Tuesday, October 01, 2013

British Books

I occasionally have my concerns about the British as a people. They are apparently obsessed by murder mysteries and horror books, if we can gauge this by what comes to our shores from theirs, and they have no compunction about killing off major characters in either with little warning. That said, they seem to have a really good knack for writing horror that translates well to middle grade students; I'm still bummed that Barry Hutchison's Invisible Fiends series was not selected for US distribution. This series by Andrew Hammond would be wildly popular in the US.

The Gallows Curse (CRYPT, #1)Hammond, Andrew. C.R.Y.P.T.: The Gallow's Curse
2011, London: Headline 
Copy received from the publisher

Jamie Goode did not murder his mother, but no one believes him that ghosts did. His father has the money and influence to get him off, and fund the Covert Response Youth Paranormal Team, a division of MI5. The purpose of this is twofold: to give Jamie a  new identity (Jud)and place to hide, as well as funding research to try to solve paranormal crimes. London is currently beset by an incredibly gorey and violent wave of these crimes-- an entire subway car is attacked by maggots and ghostly men with the mark of the gallows around their necks kill everyone in unimaginably bloody ways. When a woman is attacked and sucked into a wall at Greyfriars, C.R.Y.P.T. is brought in. When the minister at a local church is attacked, Jud, along with fellow investigator Bex, uncovers a clue to the rash of violence. They are able to determine a path as well as a cause, and tie it in with the multimillion dollar hotel that Mr. Zakias is building. Zakias is as crooked as they come, and has a politician and some of the police force on his side. His project, however, has released violent, vicious ghosts, and unless he can be stopped, all of London is in danger.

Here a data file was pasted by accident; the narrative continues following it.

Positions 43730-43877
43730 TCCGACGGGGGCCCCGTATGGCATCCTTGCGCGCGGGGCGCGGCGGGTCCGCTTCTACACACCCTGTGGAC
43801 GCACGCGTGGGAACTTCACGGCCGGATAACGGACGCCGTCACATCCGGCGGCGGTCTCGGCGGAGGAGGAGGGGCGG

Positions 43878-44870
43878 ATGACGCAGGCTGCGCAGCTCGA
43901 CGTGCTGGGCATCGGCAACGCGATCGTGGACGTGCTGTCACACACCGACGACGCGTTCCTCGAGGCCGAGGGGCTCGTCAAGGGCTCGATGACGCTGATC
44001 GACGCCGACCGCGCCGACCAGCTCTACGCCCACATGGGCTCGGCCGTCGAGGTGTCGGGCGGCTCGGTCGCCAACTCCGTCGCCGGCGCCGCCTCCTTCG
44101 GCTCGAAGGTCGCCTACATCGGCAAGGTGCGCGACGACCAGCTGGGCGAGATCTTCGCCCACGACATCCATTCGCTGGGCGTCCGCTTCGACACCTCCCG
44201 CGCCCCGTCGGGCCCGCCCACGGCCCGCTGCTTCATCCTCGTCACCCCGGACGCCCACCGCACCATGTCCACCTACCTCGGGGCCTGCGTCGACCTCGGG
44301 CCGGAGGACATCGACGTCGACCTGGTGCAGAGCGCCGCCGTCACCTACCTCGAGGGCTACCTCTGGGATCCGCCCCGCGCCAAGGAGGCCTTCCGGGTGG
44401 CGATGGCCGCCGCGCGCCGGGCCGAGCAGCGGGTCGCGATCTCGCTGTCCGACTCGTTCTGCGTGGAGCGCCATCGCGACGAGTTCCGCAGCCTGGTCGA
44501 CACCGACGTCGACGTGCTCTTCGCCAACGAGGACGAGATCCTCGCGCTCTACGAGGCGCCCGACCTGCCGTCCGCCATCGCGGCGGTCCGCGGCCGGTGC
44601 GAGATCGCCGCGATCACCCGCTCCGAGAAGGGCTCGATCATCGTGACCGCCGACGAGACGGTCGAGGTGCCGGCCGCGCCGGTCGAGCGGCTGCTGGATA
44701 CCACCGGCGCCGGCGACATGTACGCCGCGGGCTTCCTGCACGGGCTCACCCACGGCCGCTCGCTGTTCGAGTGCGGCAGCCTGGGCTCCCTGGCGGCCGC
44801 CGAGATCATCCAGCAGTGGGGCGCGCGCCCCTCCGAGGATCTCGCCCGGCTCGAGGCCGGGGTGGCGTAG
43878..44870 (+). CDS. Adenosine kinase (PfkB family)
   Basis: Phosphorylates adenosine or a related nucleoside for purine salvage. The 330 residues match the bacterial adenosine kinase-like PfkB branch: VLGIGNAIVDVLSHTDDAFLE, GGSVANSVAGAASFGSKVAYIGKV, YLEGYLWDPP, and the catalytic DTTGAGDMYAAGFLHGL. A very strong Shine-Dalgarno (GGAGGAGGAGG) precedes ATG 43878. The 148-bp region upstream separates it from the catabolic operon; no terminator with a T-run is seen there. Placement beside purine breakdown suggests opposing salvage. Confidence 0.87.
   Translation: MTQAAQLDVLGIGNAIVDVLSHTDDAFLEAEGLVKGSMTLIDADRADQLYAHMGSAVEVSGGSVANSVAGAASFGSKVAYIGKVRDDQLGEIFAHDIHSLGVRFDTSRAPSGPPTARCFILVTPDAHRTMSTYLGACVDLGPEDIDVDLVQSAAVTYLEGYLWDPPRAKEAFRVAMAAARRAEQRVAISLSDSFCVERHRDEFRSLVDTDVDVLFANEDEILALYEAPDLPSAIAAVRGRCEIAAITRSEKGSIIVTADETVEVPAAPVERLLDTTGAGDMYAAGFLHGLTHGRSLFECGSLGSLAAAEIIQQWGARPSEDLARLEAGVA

Strengths: The gore. Maggots erupting from the skeletal gaping maws of long-dead murders' ghosts. This is what many of my readers ask for. Luckily, all the gore is ghost induced. I have my standards. As long as it's not gore perpetrated by humans (And this is where Colfer crossed the line in The Reluctant Assassin), I'm better with it. I did like the MI5 division, and the historical tie in was awesome.
Weaknesses: The gore. Only available in paperback. I didn't particularly care for Jud; the character development across the board was lacking. That said, none of my students ever come and ask for books with excellent character development, although they frequently ask for gory books! This is probably difficult to obtain in the U.S.

Then there is British goofiness. My children, for reasons I will never understand, are completely fluent in Monty Python. I'm sure if we had reliable television service and cable, they would all be fans of Doctor Who.  So we get the Roald Dahl type of humor. There is some, however, that doesn't translate well in the US. (A Boy, A Bear and a Boat, anyone?)

Cover image for Fortunately, the milkGaiman, Neil. Fortunately, the Milk
3 September 2013, HarperCollins

In this slim but nicely illustrated volume, we meet a family whose mother has gone on a business trip and whose father is trying mightily to feed everyone and get them to lessons on time. When they run out of milk in the morning, however, the father goes to the corner market to get some, but comes home with a tall tale of being abducted by aliens, confronting wumpires, and other things that seems highly unprobable but are amusing to the children. And, fortunately, the milk was saved.
Strengths: This would make a fun read aloud as an introduction to a tall tale unit.
Weaknesses: A bit too goofy and young for my students to pick up willingly on their own.


  1. A boy a bear and a boat was supposed to be funny? I thought it was existentialism for eight year olds.

  2. First, Jennifer, that was a funny comment! Second, your students aren't asking for great character development?? Ha!